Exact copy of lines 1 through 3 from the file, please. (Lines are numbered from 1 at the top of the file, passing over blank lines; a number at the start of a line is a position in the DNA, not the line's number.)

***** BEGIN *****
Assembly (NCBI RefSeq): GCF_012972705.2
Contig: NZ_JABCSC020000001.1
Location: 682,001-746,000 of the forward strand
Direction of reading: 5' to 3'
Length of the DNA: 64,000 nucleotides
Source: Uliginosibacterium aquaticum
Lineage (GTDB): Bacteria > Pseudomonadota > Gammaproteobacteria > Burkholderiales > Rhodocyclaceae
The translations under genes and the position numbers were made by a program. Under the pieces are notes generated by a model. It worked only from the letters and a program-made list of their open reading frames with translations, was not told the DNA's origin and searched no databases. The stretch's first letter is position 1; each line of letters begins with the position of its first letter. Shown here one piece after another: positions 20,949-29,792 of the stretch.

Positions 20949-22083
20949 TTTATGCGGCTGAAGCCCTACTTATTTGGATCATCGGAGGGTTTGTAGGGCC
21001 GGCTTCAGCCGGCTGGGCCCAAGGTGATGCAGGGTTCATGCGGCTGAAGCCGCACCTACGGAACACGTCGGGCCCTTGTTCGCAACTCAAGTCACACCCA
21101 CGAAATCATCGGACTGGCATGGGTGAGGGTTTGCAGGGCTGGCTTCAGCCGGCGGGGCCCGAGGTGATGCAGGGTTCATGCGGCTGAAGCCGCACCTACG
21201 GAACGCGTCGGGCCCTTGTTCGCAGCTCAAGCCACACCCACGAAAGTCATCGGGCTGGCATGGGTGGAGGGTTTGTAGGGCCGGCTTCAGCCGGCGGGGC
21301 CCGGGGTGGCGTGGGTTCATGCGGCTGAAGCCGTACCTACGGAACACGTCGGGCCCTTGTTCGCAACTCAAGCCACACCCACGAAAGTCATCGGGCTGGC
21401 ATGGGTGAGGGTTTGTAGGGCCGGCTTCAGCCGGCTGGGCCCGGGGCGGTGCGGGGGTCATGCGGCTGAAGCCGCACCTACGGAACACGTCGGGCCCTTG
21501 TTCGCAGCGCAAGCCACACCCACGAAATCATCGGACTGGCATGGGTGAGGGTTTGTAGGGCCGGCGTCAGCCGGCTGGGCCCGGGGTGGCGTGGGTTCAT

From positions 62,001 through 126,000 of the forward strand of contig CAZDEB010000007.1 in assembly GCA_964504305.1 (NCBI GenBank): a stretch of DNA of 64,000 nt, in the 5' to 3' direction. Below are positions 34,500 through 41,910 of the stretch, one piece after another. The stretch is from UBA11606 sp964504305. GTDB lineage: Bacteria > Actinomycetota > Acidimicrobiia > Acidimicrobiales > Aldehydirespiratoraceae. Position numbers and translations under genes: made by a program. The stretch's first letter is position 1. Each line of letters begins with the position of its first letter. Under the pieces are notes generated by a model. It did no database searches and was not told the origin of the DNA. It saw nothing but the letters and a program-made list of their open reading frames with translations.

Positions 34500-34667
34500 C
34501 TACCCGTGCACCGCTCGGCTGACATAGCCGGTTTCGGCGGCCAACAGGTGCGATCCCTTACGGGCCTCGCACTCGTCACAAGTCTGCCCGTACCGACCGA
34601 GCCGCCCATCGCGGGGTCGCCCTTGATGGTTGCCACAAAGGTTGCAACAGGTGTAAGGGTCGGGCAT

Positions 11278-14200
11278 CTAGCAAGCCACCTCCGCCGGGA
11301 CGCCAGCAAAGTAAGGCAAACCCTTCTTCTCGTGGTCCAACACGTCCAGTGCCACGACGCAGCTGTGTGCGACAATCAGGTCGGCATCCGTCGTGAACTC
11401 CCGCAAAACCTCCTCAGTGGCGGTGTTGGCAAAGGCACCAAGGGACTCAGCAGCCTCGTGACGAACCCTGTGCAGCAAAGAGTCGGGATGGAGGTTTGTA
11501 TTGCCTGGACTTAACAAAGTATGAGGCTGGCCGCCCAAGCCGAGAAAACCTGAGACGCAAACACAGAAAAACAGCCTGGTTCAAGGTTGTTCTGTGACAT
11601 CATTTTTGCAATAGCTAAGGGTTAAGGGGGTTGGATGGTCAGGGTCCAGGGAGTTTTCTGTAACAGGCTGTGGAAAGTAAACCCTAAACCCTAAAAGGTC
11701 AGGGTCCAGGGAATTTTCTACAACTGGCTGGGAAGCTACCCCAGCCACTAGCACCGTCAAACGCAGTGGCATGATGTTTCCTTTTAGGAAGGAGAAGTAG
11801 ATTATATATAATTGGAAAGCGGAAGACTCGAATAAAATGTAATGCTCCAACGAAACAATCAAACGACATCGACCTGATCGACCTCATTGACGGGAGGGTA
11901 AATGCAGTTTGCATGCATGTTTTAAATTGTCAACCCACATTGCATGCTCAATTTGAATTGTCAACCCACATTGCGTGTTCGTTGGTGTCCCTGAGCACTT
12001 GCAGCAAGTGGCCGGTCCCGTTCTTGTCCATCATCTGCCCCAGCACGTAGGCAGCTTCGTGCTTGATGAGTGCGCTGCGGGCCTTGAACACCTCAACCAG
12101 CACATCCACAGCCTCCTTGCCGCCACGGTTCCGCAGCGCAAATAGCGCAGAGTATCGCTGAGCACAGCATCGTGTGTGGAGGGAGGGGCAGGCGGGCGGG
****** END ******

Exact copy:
Assembly (NCBI RefSeq): GCF_012972705.2
Contig: NZ_JABCSC020000001.1
Location: 682,001-746,000 of the forward strand